Philip Burwell, the Dublin-based company formations agent and a prolific creator of offshore companies, says he has set up "give or take" 2,000 companies for customers over his 30 years in the offshore business.
From Burwell’s red-brick terraced house on Chelmsford Road in Ranelagh, he has set up offshore firms, some of which are alleged to have been used in a variety of criminal activities, stretching around the globe.
Companies incorporated from his office in Dublin have been linked to a Kazakh billionaire accused of raiding a bank of $5 billion, a sham vaccine contract with Ukraine's ministry of health ministry and the owner of a cargo ship containing arms hijacked by Somali pirates in 2007 that was heading for Sudan, which was then subject to an arms embargo.
Burwell's name appears on hundreds of offshore company documents in the cache of records obtained by the Washington DC-based International Consortium of Investigative Journalists. He set up many offshore companies for a customer called International Offshore Services Group (IOS), which crops up in many of the records.
While Burwell, who also goes under the Irish version of his name Boireil, sets up the companies, he said he has no responsibility for the nominee directors or activities of the firms after they are incorporated.
Neither is there any obligation on him personally to check if one of his customers has declared an interest or profits from the companies he sets up to the relevant tax authority in their home country.
He draws a parallel with a gun shop in Texas – while the owner of the shop legally sells a gun to a customer, they are not responsible for what that customer does with the gun.
He offers only his services as a director to clients whom he knows personally, he said.
“I do not deny that I set up some companies for IOS Group and for other agents in eastern Europe which were subsequently involved in criminal activities or other scandals, but I did not provide the directors or operate these companies,” he said.
“And of course I did not know what the companies were doing and regret that companies which I set up have been involved in such activities.”
He started off in the offshore business in the early 1980s selling property in Costa Rica, Portugal and Spain among other countries.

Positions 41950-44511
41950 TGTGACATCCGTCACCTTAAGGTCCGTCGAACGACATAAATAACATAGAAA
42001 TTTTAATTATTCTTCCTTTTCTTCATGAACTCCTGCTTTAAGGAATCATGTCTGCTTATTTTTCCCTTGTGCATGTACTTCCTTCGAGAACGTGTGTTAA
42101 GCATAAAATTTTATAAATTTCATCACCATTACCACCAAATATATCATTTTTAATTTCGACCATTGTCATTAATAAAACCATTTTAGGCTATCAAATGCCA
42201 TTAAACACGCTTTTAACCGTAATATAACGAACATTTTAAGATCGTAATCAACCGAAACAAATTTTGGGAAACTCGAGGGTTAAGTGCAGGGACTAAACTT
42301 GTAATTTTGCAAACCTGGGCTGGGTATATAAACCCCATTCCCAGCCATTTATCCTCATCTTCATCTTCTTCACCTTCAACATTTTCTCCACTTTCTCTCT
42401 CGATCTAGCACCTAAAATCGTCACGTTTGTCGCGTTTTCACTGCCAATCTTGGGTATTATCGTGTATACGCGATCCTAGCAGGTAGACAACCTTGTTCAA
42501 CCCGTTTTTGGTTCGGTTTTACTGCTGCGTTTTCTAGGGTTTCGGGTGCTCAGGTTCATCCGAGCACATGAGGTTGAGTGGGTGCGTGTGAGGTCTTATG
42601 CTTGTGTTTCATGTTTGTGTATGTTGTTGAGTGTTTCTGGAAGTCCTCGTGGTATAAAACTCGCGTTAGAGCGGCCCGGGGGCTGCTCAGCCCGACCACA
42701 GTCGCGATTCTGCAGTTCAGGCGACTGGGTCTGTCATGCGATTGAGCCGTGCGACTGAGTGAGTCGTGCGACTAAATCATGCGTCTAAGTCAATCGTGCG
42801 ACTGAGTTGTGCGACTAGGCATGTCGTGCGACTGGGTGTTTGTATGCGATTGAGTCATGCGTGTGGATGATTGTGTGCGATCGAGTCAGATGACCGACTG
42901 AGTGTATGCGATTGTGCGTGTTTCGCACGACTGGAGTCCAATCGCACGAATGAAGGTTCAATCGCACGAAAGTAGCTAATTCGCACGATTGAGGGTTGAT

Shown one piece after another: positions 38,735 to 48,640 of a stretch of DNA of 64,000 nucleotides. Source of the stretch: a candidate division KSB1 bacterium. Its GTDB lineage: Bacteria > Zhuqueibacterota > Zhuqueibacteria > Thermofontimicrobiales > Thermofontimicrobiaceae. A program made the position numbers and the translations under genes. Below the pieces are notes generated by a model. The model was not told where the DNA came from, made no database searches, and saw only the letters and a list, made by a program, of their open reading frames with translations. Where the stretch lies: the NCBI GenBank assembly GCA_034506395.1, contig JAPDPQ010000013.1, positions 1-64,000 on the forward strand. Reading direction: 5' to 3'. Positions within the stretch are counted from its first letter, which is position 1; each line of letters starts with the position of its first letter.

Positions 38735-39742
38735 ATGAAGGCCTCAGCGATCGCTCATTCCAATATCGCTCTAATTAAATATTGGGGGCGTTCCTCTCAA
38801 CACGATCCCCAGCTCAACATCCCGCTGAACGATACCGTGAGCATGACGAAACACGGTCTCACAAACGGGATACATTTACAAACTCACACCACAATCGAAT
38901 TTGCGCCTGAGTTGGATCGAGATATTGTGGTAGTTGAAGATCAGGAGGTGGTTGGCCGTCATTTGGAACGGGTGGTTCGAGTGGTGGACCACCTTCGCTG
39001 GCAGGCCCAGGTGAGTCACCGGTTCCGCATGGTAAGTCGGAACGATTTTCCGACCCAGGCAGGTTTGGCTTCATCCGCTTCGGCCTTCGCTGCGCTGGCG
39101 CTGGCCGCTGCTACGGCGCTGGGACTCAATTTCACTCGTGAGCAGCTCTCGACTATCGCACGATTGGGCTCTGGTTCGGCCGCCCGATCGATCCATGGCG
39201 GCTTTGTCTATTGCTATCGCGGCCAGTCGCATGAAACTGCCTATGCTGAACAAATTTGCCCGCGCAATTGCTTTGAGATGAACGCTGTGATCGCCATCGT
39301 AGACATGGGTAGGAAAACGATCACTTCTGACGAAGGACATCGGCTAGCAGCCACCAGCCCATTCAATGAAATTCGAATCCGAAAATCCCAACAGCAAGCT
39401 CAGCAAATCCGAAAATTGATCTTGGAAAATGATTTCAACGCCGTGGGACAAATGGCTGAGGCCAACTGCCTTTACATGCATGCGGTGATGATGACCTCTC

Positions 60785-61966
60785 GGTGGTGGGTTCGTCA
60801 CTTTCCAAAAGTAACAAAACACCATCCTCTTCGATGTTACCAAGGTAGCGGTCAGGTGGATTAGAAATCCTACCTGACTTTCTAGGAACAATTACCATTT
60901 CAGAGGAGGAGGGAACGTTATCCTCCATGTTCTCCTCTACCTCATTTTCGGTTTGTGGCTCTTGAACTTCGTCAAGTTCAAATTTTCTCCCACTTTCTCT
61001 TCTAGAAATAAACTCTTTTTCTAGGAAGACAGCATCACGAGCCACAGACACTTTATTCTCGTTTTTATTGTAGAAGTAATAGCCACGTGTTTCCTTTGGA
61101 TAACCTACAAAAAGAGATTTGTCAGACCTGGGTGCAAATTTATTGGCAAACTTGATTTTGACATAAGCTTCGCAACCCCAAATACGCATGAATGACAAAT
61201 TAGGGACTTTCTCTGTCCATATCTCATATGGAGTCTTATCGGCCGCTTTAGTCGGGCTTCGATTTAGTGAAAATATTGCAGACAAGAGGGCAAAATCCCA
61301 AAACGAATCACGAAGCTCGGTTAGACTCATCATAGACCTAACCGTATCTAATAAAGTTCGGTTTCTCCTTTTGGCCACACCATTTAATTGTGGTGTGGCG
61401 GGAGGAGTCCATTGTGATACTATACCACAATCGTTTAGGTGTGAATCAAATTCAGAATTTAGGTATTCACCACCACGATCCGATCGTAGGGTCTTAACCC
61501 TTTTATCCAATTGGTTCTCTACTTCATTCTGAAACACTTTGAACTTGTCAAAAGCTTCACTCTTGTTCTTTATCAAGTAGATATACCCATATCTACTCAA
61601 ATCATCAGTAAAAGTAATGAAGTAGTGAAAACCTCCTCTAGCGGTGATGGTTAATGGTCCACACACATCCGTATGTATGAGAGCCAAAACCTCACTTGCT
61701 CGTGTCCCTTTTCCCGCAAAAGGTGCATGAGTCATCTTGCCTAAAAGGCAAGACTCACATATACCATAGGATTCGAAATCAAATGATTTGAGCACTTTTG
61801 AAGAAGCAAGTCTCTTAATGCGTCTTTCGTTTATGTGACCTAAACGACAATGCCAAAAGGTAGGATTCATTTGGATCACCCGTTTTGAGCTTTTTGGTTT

When he started, upmarket resort properties were held by offshore firms. When a property was sold, it was through the sale of the shares in the company – rather than a change of ownership of the property itself – to avoid the payment of capital gains tax. This loophole was later closed in Europe.
He subsequently moved from selling resort properties to selling companies to customers as he believed this was a “better business”. After relocating to Dublin from Portugal in 1994, he started selling Irish non-resident companies until, again, this was abolished in 1999 . Then he concentrated on selling offshore companies.
Burwell says that many corporate agents in pre-Soviet eastern Europe took advantage of liberal company laws in countries in western Europe, particularly in the UK, and did not fully understand that their activities might be in breach of various company laws.
“I have come across agents and nominee directors from that area who cannot properly read company documents in English so [they] of course have little understanding of actual company law,” he said.
Nobody in his business expected the volume of corrupt or illegal activities involving customers from Russia and Ukraine over the past 10 years, he said.
“Nobody, either in the tax or corporate services industry or in any official authority, spotted this trend until it was too late,” he said.
Burwell said that Department of Justice officials recently visited him to inspect his files as he must be authorised under anti-money laundering regulations to carry out trust and company services. He passed the check and continues to set up offshore companies for customers from his Chelmsford Road office in Ranelagh.
“I set up offshore companies, that is my business,” he said.